Much of the point of Further is to help you live a long, happy life. We talk about best practices for maintaining and optimizing health, share ideas to make sure you have the economic resources to live long and prosper, plus acquire the wisdom to self-actualize in the process.
That said, we’re subject to our own genetic programming when it comes to aging. No matter how well you take care of yourself, you’re getting older. And it’s not aging that actually kills you, it’s the things that happen because you’re aging.
- “Aging is by far the best predictor of whether people will develop a chronic disease like atherosclerotic heart disease, stroke, cancer, dementia or osteoarthritis,” Dr. James L. Kirkland, director of the Kogod Center on Aging at the Mayo Clinic, said in an interview. “Aging way outstrips all other risk factors.”
Dr. Kirkland and his esteemed university research team are working on a new approach to healthier aging, which targets the processes fundamental to aging that underlie all age-related chronic diseases. The team is studying one promising compound, a generic drug called metformin already widely used in people with Type 2 diabetes.
Meanwhile, another team headed up by MIT biologist Leonard Guarente is trying to establish a viable anti-aging pill by circumventing the FDA’s too-lengthy approval process through packaging cutting-edge lab research as so-called nutraceuticals. If that sounds sketchy, it helps that the company has five Nobel Prize winners advising it.
Some people are already pushing back against the idea of another pill to pop from Big Pharma. But if something is proven to safely work, can you honestly say you wouldn’t do it?
The massive economic incentives to find a solution means that if it’s scientifically doable, it will be done. In the meantime, you need to take care of yourself so that you live long enough for the science to gel, and maintain a quality of life worth extending.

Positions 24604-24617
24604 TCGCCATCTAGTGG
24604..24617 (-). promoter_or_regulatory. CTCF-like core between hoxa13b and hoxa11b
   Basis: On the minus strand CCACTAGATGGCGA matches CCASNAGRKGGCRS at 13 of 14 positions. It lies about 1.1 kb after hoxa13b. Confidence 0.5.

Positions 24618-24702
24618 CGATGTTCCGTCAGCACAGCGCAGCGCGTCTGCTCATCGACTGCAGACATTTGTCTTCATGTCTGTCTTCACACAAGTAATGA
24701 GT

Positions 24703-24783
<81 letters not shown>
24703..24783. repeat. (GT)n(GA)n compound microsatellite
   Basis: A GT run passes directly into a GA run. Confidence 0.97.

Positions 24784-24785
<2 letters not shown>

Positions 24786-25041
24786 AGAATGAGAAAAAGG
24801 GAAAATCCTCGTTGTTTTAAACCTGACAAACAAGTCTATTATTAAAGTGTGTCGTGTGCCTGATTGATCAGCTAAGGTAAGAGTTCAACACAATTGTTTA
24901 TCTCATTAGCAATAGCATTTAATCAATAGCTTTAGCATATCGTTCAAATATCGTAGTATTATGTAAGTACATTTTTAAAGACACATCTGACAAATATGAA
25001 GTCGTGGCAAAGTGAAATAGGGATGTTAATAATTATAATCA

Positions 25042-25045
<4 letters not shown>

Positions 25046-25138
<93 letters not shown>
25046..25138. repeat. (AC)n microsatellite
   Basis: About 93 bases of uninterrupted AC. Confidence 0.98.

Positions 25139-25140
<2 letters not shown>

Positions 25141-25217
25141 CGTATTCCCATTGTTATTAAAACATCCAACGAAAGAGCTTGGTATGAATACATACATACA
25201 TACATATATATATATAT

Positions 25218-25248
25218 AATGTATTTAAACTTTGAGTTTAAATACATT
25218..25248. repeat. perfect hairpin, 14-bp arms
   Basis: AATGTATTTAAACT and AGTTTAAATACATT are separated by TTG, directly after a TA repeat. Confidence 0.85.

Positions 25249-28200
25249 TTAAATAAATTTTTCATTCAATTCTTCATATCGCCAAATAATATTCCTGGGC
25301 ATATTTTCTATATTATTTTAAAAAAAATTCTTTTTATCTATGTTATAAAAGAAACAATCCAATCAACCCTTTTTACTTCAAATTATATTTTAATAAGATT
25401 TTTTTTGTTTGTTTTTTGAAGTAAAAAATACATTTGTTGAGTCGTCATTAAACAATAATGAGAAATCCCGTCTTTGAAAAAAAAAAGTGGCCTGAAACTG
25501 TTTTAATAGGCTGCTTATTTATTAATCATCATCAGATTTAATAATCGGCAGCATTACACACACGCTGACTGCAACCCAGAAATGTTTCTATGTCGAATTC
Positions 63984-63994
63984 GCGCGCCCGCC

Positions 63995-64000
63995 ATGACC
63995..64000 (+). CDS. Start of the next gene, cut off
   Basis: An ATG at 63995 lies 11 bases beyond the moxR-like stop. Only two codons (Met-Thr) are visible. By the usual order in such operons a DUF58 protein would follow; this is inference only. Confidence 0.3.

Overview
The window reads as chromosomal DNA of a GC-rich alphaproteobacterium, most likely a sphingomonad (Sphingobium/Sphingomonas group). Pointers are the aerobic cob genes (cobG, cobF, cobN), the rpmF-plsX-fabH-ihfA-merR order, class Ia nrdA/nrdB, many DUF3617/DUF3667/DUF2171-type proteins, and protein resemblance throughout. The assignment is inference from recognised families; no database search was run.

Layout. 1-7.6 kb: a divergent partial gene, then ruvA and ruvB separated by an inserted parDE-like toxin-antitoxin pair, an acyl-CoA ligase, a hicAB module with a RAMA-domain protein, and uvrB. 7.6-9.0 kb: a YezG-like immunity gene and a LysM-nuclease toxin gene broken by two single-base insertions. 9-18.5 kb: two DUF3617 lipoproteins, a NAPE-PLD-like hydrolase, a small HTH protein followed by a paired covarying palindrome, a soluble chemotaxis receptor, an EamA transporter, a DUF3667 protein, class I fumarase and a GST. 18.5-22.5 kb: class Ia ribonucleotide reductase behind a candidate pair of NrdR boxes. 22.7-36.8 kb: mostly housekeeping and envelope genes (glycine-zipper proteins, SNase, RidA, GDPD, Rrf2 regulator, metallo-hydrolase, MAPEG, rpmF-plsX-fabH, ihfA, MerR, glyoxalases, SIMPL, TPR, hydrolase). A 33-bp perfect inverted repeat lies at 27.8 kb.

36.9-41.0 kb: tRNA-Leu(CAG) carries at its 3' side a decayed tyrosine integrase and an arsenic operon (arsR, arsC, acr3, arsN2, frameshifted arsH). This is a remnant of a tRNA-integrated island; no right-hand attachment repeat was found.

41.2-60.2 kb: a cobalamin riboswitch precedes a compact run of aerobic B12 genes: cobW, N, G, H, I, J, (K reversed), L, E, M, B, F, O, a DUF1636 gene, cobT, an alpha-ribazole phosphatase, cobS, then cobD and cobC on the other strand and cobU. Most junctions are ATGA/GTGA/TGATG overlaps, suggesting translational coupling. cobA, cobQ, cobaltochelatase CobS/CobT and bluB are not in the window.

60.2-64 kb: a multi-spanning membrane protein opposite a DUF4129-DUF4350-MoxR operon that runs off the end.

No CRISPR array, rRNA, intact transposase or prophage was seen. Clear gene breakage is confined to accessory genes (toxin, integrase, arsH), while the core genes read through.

And let’s face it … that’s what’s going to make the rest of your life worth living. No matter how long it lasts.
- Pursuing the Goal of Healthy Aging
- The Anti-Aging Pill
- Clearing the Body’s Retired Cells Slows Aging, Extends Life
I admit to being a fast eater. Lately I’ve overhauled not only what I eat (I slipped back into some bad eating habits last fall), but also the pace at which I eat. Seems to be helping, as I stay full all day despite eating things with kale in it.
I’ve Got My Mind On My Stomach and My Stomach On My Mind
“Hunger isn’t in your stomach or your blood-sugar levels. It’s in your mind – and that’s where we need to shape up.”
Up Your Octane
Over at 12 Minute Athlete, they’re departing from the usual emphasis on fitness and helping you get your nutritional game down right. Remember, how you look is only 10% exercise and 90% what you eat.
All of the Feels
“Why are we always exhausted at the end of a workday? Why do we come home wiped out, with barely enough energy to make dinner before collapsing for the night?”
New Media Meditation
The modern workplace is about handling a firehose of constant information flow, while somehow finding enough space in the day to make sense of it all and create. This is a good piece about how some tech companies encourage mindfulness to boost both productivity and employee satisfaction.
Cart, Horse, Etc.
If only you could achieve the success you desire, you’d finally be happy, right? Well, in yet another cruel twist of fate, it doesn’t seem to work that way. Get yourself happy by doing the things you enjoy just for the sake of it, and success will follow.
The Art of Way
“The teachings of Sun Tzu extend far beyond the field of battle because they are focused on finding the easiest way to achieve a specific goal. His approaches can be applied to everything from business growth and goal setting to weight loss and habit formation.”
One of the running themes in my other personal project Unemployable is a near-future where any job that can be automated by an algorithm or robot will be. This line of thinking dates back for me to Dan Pink’s A Whole New Mind, and the consequences will be felt by both our children and ourselves.
Pre-Breakfast of Champions
“Before the rest of the world is eating breakfast,” writes Laura Vanderkam in What the Most Successful People Do Before Breakfast “the most successful people have already scored daily victories that are advancing them toward the lives they want.”
That’s it for this week. Can I please ask that you share Further with someone who might enjoy it? Thank you!